YV: The Modest Proposal is closer to your thinking than you think. The ECB issues its bonds to cover both capital and interest repayments for the tranches that are transferred to it. The buyers of these bonds get a full guarantee from the ECB, backed by a eurogroup decision if need be. In this sense, the ECB bonds we propose are fully homogeneous, perfectly massif, from the buyers’ viewpoint. But at the same time, when the tranches are transferred, the member states undertake to repay the ECB, on maturity of the old bonds, the original capital plus an interest calibrated to the level secured by the ECB for its own bonds.

GK: The objection may be that this overturns the bail-out clause.  But this is certainly not so, there is no transfer of money involved and none is needed.  It is, rather, a simple application of the principle of central banking, legitimated in practice since Bagehot and beyond.

YV: It is a matter of interpretation. If the member states undertake to repay the capital plus interest to the ECB, there will be no excuse for evoking the ‘no bail out’ clause. Moreover, nothing stops the ECB from issuing a few eurobonds more to cover its costs and even make a small profit by which to expand its own capital. On the other hand, if member states are simply excused these tranches, then the ‘no bail out’ clause will be bandied about and a political consensus will be impossible to achieve.

GK: As a postscript, I would suggest that we see the financial part of the eurozone crisis in terms of great power politics.  Finance within the eurozone and the real world counterpart to this are not a congruent fit. Imbalances among great powers are of course an entirely different matter, the fit is congruent and thus more dangerous.  In our little village in Gaul we must merely seek the intelligent potion.  It may be that, over the past week, I am more impressed by the apparent commitment of all who matter to the euro, though remaining profoundly doubtful as to the ability of Germany to handle her pivotal role and of France to fashion it into a universalizeable doctrine. Forgive and, perhaps, forget,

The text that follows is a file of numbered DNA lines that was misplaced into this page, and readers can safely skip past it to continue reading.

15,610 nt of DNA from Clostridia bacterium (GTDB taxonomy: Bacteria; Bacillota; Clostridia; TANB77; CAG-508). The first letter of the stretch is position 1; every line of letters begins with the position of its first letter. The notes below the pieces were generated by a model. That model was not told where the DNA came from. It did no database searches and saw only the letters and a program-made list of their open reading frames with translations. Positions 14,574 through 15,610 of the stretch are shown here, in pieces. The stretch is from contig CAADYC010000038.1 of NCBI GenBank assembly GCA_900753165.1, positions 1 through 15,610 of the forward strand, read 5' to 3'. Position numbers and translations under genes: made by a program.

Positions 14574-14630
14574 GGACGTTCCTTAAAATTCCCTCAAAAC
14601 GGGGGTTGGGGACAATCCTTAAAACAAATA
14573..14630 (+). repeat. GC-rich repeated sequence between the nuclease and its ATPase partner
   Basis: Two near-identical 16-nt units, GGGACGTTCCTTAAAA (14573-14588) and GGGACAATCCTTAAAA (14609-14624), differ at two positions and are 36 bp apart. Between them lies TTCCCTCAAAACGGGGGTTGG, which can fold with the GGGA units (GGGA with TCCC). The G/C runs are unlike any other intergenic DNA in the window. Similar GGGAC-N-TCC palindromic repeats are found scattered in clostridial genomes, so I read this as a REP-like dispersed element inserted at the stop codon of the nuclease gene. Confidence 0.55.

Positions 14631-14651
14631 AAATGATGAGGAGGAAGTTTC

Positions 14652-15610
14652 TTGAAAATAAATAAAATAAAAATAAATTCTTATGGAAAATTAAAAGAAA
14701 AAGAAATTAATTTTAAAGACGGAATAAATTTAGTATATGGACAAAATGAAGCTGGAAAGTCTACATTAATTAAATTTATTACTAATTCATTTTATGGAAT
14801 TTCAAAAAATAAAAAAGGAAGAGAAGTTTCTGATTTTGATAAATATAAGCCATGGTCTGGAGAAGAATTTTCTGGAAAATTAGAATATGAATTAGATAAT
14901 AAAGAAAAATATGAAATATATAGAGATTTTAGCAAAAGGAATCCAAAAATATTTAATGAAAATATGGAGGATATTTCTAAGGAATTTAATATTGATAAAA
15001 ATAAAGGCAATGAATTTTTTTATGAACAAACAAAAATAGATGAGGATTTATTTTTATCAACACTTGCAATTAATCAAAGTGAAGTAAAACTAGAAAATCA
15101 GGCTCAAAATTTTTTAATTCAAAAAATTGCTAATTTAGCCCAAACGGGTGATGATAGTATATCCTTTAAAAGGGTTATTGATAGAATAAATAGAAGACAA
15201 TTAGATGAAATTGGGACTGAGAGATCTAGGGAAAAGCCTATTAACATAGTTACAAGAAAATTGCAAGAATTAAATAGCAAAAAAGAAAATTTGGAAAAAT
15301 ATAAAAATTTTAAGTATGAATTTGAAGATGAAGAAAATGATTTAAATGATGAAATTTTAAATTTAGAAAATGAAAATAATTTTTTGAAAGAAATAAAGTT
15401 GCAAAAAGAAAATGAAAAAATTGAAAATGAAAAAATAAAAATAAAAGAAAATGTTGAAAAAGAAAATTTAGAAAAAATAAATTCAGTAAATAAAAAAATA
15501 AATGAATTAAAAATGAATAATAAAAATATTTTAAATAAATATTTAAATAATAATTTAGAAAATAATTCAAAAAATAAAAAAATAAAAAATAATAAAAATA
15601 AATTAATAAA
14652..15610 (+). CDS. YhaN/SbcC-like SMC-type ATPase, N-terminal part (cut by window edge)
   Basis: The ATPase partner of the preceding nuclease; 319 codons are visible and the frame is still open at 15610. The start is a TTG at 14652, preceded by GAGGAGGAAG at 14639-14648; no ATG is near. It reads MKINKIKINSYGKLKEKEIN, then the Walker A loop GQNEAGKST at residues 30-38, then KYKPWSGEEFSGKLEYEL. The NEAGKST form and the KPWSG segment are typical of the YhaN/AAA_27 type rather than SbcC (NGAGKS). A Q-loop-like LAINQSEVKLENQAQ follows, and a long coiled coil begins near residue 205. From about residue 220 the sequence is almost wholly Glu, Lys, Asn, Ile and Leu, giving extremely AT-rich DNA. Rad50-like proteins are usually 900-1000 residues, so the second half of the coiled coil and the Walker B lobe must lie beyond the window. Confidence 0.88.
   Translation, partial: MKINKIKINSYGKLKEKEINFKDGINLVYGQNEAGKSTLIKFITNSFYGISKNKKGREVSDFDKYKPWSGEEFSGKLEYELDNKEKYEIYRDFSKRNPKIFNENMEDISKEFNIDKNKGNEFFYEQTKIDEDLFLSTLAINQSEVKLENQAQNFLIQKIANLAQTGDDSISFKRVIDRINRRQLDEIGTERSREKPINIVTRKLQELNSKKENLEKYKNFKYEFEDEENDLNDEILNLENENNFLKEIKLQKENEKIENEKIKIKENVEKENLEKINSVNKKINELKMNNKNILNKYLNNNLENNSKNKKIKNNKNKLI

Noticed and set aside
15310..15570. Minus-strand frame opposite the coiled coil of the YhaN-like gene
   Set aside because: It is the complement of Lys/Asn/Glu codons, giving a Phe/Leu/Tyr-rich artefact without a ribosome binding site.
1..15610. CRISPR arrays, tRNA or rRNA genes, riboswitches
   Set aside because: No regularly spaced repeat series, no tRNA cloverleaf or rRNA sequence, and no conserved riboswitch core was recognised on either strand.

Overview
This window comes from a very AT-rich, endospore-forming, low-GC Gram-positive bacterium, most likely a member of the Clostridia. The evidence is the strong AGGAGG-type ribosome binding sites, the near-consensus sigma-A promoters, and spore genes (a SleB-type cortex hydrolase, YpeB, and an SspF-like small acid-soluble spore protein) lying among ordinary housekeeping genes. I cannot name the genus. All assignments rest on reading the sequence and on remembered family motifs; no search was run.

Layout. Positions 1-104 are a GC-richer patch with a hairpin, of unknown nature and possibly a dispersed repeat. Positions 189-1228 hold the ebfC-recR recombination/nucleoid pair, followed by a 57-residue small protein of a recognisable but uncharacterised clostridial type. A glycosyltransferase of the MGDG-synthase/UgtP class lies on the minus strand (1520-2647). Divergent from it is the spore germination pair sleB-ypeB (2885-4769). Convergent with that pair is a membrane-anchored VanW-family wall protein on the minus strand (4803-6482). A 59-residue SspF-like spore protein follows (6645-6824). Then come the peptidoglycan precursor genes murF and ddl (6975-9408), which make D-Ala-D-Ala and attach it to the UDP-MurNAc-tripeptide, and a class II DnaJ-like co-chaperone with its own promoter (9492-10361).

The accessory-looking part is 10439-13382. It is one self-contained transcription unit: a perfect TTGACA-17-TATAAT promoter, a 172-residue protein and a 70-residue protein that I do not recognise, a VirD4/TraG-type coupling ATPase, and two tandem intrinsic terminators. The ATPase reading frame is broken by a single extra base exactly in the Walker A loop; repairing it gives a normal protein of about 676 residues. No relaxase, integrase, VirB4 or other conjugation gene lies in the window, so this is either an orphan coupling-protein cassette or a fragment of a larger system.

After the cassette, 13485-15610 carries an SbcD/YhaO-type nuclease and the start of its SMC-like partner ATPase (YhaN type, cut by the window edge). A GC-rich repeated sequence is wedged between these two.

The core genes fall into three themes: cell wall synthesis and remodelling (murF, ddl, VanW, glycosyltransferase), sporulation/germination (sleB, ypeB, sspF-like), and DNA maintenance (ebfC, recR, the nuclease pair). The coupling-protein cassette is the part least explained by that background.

I agree. This is nothing more than a political tussle. But I also get exasperated at the thought that this is a clash without a (real) cause.  It would be so easy to do as you suggest, with the ECB taking over the whole damn thing (paying back a large portion of the outstanding debt and arranging for a haircut for the remaining amount) in return for a formal mechanism by which the member states’ finances are centrally audited and controlled. It would make perfect sense. But under the constraints of limited intelligence we labour, we cannot even begin to suggest that. Thus, the Modest Proposal that (a) the ECB helps impose a haircut only on bonds held by banks that it is keeping alive (Step 1) and that (b) the ECB issues massif eurobonds so as to help reduce the interest on the remaining debt on condition that the member states repay their full post-haircut capital plus the small eurobond interest (Step 2). But let’s not forget Step 3 either – the need for a new Marshall Plan to be effected through the good offices of the European Investment Bank.

And here I rest my case, for now.